Ask any parent for the name of the last movie they saw in a theater and you’ll likely be met with a glazed look in their eyes while they wistfully ponder – and wrack their brains for – what that is.
When conducting an informal survey of fellow moms, some answers I got were, Sex and the City (2008), Dreamgirls (um, hello 2006), Up in the Air (2009) and “I can’t even remember.” That’s pretty sad, ladies, but completely understandable. Between finding a babysitter, the $6 pint of popcorn and the fact that you’re in the dark with your mate and well, just sitting, movies don’t usually top the list of date night priorities.
But aha! We’ve got a few bits of hardware that can help make movie watching–from home–easy, and even enjoyable.
as the name implies, is a box that sits on top of your TV and gives you
access to movies and TV shows from the Internet. Some broadcasts stream
live directly from sites like Netflix, MLB.TV, Comedy Central, and more,
but Boxee also stores a library of content that has already been
broadcast online. One cool thing about Boxee’s system is that if
you’re watching something funny that you want to share with your
girlfriend, you can send her a direct message in real-time and tell her
to take a gander (assuming she has it too). The box will be available in
a month through our affilate amazon.com and is a little on the expensive side, with pricing starting at $199.
The Roku Digital Video Player
(reviewed previously on Cool Mom Picks) is another device that streams movies, TV shows, music, and other
entertainment to your TV via the Internet. Once you lay down $60 or
more, you have access to a lot of free channels, like Pandora Music, which is
great for breakfast music for the kids, as well as sites you may
already subscribe to like Netflix and Amazon on Demand. It’s a good,
inexpensive option for getting access to approximately 50,000 on-demand
movies, although it would be nice if it had more new releases for free.
The gaming console
that your husband supposedly bought for your kids – but uses more than
they do – can actually stream content as well. Each offers its own
platform for streaming media content: Sony PlayStation can tune into BBC shows and the Weather Channel; Xbox Live offers the ability to access Facebook and peruse an online directory of movies and TV shows; and both, in addition to Nintendo Wii,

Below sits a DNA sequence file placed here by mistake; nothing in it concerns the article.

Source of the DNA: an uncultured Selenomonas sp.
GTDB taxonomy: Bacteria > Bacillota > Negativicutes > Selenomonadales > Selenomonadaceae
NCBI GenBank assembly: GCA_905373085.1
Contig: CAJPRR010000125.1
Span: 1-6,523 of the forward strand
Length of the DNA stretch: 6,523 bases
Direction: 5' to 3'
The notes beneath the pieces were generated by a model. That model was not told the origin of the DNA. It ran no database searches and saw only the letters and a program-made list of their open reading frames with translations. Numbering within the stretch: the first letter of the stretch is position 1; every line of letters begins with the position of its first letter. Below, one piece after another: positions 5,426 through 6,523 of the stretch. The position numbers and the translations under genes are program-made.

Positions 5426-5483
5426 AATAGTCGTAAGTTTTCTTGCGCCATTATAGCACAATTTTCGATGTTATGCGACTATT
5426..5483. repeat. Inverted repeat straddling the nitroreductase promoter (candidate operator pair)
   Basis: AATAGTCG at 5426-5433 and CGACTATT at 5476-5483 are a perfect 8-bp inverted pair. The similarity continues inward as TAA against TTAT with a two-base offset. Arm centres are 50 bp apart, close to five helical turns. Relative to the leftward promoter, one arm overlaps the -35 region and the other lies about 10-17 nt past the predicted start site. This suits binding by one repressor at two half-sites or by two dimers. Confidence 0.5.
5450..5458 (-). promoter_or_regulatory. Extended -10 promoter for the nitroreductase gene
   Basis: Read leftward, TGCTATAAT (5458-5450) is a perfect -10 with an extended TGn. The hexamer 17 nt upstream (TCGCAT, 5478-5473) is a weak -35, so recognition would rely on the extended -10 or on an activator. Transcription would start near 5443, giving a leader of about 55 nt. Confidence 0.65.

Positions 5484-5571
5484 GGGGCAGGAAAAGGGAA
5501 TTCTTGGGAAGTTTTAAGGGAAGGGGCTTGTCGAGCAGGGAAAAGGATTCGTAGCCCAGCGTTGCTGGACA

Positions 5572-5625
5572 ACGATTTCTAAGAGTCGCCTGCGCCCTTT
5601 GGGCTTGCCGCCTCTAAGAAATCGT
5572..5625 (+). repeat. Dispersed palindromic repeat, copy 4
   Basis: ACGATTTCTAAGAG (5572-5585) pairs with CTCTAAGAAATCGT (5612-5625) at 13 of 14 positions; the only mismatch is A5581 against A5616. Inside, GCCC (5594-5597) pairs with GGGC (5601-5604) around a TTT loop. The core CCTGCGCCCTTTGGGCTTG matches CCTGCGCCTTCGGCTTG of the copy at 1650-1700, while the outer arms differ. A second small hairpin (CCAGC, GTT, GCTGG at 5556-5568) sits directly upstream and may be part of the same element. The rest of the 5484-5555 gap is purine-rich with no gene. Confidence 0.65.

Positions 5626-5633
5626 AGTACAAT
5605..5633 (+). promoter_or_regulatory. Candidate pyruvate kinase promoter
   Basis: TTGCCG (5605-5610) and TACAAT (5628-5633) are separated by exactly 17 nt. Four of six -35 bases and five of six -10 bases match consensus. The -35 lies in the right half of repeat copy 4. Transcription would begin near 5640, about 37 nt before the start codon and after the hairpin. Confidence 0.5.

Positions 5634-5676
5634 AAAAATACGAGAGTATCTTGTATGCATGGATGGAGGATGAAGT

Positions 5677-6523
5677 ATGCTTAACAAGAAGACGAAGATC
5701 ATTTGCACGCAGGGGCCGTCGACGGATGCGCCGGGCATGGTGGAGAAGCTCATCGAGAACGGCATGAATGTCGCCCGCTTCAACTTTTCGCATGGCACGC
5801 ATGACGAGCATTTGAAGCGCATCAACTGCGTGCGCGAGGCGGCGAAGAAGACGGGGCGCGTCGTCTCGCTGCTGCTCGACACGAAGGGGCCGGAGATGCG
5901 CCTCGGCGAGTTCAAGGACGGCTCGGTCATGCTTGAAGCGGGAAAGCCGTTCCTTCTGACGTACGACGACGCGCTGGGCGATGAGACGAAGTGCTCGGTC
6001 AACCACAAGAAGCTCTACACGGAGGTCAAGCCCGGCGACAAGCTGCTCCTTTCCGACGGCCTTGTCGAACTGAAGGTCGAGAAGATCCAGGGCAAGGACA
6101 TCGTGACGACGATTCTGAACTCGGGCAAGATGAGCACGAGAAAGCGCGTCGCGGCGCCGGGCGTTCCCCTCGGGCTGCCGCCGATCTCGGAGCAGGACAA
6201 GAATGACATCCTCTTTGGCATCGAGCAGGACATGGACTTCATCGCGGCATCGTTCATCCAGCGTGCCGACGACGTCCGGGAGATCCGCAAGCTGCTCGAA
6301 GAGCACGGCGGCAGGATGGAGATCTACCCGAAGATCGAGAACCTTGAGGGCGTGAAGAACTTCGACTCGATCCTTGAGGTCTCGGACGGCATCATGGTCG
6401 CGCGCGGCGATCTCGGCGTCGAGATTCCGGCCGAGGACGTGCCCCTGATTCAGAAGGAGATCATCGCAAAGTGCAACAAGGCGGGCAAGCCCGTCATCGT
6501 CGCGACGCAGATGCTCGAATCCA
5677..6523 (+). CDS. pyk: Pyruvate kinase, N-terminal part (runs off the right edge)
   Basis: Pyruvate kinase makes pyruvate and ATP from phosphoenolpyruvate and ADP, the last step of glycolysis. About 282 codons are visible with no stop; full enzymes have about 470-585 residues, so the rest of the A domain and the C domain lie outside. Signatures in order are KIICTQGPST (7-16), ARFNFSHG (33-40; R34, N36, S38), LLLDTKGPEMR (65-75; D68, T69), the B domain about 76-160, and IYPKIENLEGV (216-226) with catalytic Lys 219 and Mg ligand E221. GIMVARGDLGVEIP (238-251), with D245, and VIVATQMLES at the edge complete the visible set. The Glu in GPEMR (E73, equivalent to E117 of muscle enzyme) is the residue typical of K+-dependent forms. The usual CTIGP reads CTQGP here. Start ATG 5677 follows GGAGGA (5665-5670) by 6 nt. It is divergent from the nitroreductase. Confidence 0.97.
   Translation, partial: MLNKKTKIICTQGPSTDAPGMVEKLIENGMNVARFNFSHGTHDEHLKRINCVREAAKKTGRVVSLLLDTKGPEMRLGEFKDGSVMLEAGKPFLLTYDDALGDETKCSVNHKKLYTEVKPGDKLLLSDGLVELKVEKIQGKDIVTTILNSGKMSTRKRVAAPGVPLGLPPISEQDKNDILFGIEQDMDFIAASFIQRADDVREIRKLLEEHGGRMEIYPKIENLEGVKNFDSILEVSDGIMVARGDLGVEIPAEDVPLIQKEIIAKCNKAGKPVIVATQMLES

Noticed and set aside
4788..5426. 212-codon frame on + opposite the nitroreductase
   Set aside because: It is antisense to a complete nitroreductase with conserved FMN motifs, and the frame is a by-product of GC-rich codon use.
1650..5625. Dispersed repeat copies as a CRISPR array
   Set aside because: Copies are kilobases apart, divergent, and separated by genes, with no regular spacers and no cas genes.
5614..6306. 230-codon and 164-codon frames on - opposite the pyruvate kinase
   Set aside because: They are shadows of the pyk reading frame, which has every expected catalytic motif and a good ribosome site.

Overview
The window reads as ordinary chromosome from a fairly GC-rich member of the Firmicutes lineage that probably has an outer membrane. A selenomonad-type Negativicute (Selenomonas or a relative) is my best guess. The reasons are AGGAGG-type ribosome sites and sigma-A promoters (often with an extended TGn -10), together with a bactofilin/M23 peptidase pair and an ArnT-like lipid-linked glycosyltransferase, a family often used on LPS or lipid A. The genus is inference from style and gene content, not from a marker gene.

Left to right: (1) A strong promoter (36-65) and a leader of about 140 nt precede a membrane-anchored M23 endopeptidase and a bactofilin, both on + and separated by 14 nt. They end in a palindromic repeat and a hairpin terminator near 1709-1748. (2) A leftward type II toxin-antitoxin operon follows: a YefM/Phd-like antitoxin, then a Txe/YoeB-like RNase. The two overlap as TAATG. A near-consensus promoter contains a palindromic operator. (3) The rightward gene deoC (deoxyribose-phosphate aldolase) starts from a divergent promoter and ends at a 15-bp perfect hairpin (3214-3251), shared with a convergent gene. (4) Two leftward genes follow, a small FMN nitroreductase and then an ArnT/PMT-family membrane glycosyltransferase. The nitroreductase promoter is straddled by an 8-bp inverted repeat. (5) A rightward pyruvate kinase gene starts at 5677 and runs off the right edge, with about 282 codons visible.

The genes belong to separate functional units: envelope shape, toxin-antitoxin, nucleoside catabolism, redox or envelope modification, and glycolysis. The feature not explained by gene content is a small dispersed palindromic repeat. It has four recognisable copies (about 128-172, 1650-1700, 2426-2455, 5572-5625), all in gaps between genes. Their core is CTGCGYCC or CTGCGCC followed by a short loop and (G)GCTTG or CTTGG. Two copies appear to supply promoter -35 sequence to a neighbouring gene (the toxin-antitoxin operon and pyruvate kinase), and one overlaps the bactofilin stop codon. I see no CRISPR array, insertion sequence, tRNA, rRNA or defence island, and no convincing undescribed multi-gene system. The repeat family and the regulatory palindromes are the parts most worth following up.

can stream Netflix as well. Take control of that remote, turn off Final
Fantasy VII (or in my house, Wii Golf) and settle in with a nice movie.
If you just want the Netflix streaming, all you need is a DVD (they’ll
send to you) that downloads the program onto your console.
is the only device available on the market that gives you instant
access to iTunes on your TV. Anytime you make a change to iTunes on your
PC (or Mac, of course), it wirelessly syncs, so you won’t lose any of the kids programs
you’ve hoarded on your iPhone. One gripe is that Apple charges $0.99 each for
TV rentals and $3.99+ for movie rentals even though others charge the
same to purchase forever. But if you’re an Apple loyalist and want to make your
iPod/iPad/iPhone/iTunes and your TV one big happy family, then this is
the device for you ($99).
Unlike some of the other set-top boxes, VUDU‘s
claim to fame is that it plays movies and TV shows at full HD
resolution, giving you the unfettered and hi-def glory of all that is
Bradley Cooper. In addition (as if you need more incentive than
Bradley), it’s pay-as-you-go, which means no monthly rental fees! Think
of it as a much bigger, much more expansive and much better quality
version of your On-Demand cable box, included with online access to free
videos from YouTube, Flick, Vimeo and other sites. Pricing starts at $169.
Whichever choice is right for you, the most
important thing is to take some time for yourself and invest the two
hours to watch a movie every once in a blue moon. And don’t forget the